I was astounded by the comment.  Why wouldn't she want help that was offered that might help her do her job more effectively?  When I asked why, she said, "I will never work with people who advocate for sex offenders," and turned and stomped off.  As she turned, I said, "We're not advocating for sex offenders!  We are advocating for FAMILIES of sex offenders!"

But, it was over.  She left.  It was clear that Ms. Stitz is king of her playground and she does NOT like to be challenged.

So there ya have it, a play by play.

Do I feel defeated?  Yeah, you bet.  Do I feel like giving up?  Hell no!  Every time something like this happens, it just makes me want to dig in my heels deeper or bite down a little harder. 

The only positive I can really come up with was there were about 15 QUIET souls in that room.  Maybe they were there because someone in their neighborhood is a sex offender.  Or, maybe, they were there because a loved one is a sex offender.  Maybe, just maybe, we had an impact on them in some way.  Maybe, just maybe, we'll recruit more people into our advocacy work.

A girl can dream...  Oh yeah, she can.

Tuesday, February 21, 2012

Gray Areas and Grays Matter

I just received and published a comment by Rosie, who responded to my post, "The Victimization of Victims". What Rosie had to say was very interesting and I understand her points completely. I know it may not seem like it, but I do. I appreciate that Rosie didn't attack me, rather she made her points in a very sensible and calm manner and I am glad she posted, because I want to encourage people to respond regardless of what side of the fence they sit on, as long as they do so in a respectful manner.

I try, REALLY hard to see things from ALL sides. Those that know me know that I can be a good referee or moderator between two sides, because I have the ability to step into someone else's shoes and see their side of things.

However, since being thrust into the life as the wife of a registered sex offender, I am aware that trying to see things from both sides of the sex offender issue has been more challenging.

Before I met my husband, I was just like most of America. I assumed that ALL sex offenders were child molesters and rapists. It wasn't until this touched my life when I learned the truth. If you've read my book, then you know that when I met my husband, his crime was five years old and he was NOT then a "registered sex offender." My belief that all sex offenders were child molesters and rapists remained intact, then. Since I knew what he had done; engaging in a consensual act with an underage girl, I didn't consider that "rape" or "child molestation", and in my mind, I still don't. Perhaps I was wrong to do so, but I was mirroring my own experiences as a young teenage girl who sought out older men, to the experience of my husband's victim. In truth, I don't know what she was thinking or feeling at the time of the incident and it was very wrong for me to assume I knew. For that, I am genuinely and terribly sorry.

The truth is every case is different. As Rosie pointed out, I said,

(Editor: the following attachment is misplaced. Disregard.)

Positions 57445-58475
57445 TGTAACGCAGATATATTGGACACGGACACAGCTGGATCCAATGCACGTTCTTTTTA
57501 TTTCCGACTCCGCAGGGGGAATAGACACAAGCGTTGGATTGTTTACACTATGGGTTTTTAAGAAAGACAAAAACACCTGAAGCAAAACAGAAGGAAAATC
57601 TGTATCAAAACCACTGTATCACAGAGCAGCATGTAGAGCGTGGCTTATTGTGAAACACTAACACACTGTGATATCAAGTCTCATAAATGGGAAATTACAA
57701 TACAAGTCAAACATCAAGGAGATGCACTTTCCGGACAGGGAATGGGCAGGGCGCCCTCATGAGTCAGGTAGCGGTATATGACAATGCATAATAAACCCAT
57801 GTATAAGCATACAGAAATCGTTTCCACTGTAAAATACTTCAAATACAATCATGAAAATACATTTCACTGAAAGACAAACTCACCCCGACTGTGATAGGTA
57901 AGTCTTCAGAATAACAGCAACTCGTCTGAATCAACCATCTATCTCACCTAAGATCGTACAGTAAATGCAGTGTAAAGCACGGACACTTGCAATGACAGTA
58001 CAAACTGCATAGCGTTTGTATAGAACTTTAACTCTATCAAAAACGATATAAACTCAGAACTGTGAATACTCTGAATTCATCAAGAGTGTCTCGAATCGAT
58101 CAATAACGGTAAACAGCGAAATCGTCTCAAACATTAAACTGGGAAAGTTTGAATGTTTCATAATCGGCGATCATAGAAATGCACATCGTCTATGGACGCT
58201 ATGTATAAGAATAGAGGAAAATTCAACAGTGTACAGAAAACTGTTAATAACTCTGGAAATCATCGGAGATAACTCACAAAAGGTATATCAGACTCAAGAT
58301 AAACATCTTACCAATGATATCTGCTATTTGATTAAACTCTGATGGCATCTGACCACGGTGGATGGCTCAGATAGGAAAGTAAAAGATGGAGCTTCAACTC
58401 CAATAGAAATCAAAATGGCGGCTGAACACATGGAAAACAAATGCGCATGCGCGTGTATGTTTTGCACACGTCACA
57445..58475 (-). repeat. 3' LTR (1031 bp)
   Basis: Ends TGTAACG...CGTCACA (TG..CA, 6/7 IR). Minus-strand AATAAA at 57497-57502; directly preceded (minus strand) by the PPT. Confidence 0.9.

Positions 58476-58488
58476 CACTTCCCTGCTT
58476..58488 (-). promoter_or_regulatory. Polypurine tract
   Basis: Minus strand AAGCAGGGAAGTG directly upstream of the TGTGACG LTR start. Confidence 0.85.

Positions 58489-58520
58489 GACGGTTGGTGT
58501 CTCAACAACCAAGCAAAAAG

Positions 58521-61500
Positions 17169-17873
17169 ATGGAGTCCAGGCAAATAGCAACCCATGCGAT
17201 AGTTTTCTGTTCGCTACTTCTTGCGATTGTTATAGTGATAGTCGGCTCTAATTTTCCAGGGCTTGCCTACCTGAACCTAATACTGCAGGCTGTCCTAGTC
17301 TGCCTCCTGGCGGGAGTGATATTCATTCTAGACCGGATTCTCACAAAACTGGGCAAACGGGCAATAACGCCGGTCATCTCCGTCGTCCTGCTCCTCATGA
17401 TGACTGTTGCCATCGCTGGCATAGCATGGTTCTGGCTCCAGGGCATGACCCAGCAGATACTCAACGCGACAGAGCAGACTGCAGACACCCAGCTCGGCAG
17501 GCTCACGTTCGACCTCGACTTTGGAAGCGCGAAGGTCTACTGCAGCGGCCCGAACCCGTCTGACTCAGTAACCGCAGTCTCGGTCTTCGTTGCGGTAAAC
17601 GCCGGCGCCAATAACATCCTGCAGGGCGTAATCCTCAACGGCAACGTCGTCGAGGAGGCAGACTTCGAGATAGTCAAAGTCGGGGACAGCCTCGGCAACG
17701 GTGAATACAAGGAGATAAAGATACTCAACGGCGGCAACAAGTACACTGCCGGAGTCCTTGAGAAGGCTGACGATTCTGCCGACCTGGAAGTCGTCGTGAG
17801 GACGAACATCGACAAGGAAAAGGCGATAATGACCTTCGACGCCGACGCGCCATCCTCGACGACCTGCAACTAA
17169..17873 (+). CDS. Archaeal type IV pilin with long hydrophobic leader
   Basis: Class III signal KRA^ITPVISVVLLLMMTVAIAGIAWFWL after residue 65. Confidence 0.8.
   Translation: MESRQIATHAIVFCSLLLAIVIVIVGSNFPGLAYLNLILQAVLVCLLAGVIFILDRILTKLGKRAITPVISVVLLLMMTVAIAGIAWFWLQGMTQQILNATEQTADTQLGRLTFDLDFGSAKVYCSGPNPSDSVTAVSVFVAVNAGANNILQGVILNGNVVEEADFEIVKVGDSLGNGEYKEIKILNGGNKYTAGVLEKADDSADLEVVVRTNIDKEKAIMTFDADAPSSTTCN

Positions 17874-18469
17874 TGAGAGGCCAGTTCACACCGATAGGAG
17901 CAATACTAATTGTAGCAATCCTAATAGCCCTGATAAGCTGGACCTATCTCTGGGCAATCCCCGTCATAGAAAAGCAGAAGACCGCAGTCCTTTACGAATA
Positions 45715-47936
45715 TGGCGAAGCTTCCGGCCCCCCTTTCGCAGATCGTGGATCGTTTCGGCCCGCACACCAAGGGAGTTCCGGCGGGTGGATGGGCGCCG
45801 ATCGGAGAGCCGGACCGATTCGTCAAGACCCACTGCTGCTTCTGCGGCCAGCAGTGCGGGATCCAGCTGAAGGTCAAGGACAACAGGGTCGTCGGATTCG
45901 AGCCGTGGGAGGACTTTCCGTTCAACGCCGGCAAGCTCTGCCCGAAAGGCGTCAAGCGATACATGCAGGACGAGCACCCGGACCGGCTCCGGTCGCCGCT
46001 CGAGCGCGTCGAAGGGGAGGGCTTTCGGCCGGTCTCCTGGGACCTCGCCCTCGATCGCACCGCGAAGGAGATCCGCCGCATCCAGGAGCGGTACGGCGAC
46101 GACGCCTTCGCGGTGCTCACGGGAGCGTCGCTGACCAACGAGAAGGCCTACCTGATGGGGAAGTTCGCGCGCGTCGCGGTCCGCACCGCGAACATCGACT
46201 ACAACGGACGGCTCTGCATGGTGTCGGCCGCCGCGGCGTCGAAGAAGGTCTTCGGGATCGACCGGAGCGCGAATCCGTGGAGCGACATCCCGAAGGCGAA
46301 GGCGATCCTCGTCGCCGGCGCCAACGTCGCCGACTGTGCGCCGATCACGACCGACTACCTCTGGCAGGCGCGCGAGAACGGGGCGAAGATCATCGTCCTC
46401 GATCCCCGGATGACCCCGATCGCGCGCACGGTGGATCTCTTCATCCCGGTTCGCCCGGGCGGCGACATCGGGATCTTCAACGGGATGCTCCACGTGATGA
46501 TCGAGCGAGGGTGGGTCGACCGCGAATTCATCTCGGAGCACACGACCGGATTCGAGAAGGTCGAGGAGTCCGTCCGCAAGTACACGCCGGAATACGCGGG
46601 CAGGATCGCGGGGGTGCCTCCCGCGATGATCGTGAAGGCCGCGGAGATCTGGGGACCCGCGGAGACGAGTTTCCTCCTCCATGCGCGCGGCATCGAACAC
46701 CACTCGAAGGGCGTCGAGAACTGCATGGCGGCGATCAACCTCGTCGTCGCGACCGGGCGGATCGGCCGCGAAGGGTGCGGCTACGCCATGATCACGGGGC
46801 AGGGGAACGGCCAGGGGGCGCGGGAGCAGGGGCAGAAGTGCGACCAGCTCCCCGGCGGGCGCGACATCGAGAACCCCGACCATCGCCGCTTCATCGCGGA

"Most sexual abuse victims are abused by family members or someone close to them. If the victims are given a choice as to the method to end the abuse, they would likely choose to handle the abuse within the family, in a positive manner, or with a professional counselor."

What I should have said was:

"Most sexual abuse victims are abused by family members or someone close to them. If the victims are given a choice as to the method to end the abuse, SOME would likely choose to handle the abuse within the family, in a positive manner, or with a professional counselor."

In my case, all it took to end the abuse was to report it to my mother. The minute I did, the abuse ended. But, in some cases, as Rosie points out, there are NO family members to report the abuse to that would make it end. In those cases, I would certainly encourage the abused to report the abuse to the police because the bottom line is that the abuse MUST STOP. Even better, it should never even begin!

In my case, if my mother had reported the abuse to the police, my abuser would have been arrested, most likely sent to jail (this was 1978, so who really knows?) and our family would have been ripped apart. I considered all this when my mother asked me, "What do you want me to do?" We had suffered enough, and I believed - and still do - that if my abuser had been arrested and sent to prison and our family ripped apart, that things would get much worse than they already were. One of the things a child needs most is stability, and I could envision my entire life being shattered into pieces and the thought of that terrified me most of all. I do think a lot of abuse goes unreported because many victims fear the same things I did. I do believe that victims should be given CHOICES if they want the abuser to be arrested, charged, imprisioned, etc., as well as they should be given a CHOICE if they want to offer any statements or testimony either for or against the abuser. I know of many women who are labeled victims who want to scream to the world that they are NOT victims and they want their abuser freed but their voices are not heard. I am not saying that victims should be forced to make statements or testify, I am saying for those that want to, should be allowed to. Trust me when I tell you: Many DO want their voices heard! I get emails frequently from such women.